Recruitment is further supported by diversity in hiring and in selection of employee benefits. Keep in mind that there are five very unique generations in the workforce, each with needs that are very different. Millennials and Generation Z candidates may be looking for the very minimum in health care benefits while Generation X and Baby Boomers are looking for more health care coverage and retirement savings options.

Build a lot of value into all of your employee benefits by offering low-cost voluntary benefit options, like pet insurance, supplemental life insurance, dental and vision care plans, and more. Don’t forget “free” benefits that offer support to a more diverse employee population, such as an employee assistance program or a live telemedicine hotline, so that all employees have access to caring counseling when needed.

Provide Referral Incentives in the Form of Additional Benefits

Many companies also extend their recruitment efforts by providing incentives for current employees to refer colleagues for work opportunities. This saves both time and money in terms of recruitment, and it aids in building stronger teams. Provide your current employees with generous incentives by offering cash incentives for referring peers for work, and include discounts and other perks for successfully helping onboard these new hires.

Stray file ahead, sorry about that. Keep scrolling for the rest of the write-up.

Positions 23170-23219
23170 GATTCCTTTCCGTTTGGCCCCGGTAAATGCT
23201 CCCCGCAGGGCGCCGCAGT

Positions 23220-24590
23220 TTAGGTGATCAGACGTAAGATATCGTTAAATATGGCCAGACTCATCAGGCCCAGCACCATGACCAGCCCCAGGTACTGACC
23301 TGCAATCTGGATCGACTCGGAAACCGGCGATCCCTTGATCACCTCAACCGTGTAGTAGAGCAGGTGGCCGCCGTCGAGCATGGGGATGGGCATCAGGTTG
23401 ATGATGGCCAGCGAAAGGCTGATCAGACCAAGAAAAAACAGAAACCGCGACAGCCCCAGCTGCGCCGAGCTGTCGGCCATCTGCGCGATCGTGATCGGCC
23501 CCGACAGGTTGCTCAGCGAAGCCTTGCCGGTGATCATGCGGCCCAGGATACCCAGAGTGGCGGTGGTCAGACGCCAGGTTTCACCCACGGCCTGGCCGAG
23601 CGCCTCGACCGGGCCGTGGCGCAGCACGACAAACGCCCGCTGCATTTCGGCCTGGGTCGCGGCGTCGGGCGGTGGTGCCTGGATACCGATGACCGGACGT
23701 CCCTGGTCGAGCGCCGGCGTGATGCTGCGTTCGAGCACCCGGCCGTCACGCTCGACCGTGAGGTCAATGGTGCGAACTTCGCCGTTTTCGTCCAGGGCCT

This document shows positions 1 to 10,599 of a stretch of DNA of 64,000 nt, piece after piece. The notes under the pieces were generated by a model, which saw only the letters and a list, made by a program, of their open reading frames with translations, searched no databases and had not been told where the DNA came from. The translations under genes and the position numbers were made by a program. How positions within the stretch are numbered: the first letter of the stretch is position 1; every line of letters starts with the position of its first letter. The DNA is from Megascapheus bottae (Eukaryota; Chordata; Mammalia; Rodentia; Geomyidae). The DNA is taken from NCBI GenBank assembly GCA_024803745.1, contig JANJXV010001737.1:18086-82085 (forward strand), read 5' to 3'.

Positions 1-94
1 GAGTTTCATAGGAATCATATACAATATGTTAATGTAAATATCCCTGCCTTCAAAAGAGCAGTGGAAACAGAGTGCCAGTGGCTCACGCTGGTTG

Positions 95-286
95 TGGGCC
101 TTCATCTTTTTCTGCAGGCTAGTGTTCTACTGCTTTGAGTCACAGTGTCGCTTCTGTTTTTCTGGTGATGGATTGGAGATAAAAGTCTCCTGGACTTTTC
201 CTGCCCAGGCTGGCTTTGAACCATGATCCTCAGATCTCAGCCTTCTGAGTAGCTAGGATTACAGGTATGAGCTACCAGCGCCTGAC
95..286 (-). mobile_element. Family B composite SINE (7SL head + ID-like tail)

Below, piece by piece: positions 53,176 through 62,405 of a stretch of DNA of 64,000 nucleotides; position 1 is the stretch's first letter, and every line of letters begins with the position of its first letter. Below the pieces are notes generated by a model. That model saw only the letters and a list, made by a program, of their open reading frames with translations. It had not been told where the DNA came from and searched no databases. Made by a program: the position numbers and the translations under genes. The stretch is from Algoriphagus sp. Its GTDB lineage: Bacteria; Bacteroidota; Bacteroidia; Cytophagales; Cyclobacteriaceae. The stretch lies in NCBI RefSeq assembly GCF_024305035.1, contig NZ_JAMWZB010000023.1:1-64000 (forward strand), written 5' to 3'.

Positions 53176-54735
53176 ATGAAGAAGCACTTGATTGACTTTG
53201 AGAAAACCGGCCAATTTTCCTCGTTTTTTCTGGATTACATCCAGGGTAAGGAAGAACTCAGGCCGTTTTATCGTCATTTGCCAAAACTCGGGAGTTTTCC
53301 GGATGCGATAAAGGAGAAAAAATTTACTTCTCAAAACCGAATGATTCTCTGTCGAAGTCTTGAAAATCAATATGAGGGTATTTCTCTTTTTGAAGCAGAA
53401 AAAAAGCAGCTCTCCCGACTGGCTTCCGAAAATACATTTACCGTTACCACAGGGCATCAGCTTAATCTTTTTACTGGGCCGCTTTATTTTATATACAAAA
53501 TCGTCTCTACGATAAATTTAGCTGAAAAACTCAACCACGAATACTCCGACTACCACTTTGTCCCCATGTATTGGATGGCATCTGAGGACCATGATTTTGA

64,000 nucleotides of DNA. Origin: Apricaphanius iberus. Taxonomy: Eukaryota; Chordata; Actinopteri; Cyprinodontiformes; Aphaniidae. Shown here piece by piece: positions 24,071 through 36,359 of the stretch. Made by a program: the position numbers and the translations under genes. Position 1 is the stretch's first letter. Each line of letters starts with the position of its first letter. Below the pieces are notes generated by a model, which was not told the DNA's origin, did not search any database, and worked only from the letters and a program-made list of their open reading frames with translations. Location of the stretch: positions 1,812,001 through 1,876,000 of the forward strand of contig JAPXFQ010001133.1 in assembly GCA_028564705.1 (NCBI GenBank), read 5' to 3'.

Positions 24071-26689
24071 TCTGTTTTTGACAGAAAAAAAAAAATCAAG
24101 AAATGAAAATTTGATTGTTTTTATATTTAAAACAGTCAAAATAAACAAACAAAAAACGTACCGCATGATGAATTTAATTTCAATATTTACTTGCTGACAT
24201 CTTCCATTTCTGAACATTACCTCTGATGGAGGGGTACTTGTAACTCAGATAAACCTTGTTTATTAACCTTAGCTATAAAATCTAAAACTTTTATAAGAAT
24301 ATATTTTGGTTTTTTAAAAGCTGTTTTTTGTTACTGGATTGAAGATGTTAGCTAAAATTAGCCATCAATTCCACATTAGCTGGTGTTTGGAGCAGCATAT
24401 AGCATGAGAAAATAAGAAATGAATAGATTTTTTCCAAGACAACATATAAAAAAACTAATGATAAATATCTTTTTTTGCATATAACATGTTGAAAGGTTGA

For example, a nice perk may be offering a free meal certificate to the new hire and the referring employee for a week’s worth of healthy lunches. Another option may be to lower the health care premiums by a percentage for every new hire that stays with the company for 30 days or longer. Or you could provide an extra paid day off for helping with the interview process by volunteering to conduct office tours with candidates. Be creative, as there are many ways to say thanks to your employees for bringing their best colleagues into the company.

A Final Thought 

The above tips are just a few of the many ways that employee benefits can be used to support recruitment efforts in your company. Remember, that when employers promote wellness it’s a win win for everyone. Employees who are healthy and mindful of their well-being are generally happier and more productive. When they know they are working for an organization that supports their wellness goals, they can be more loyal to the ideals of this culture of wellness too.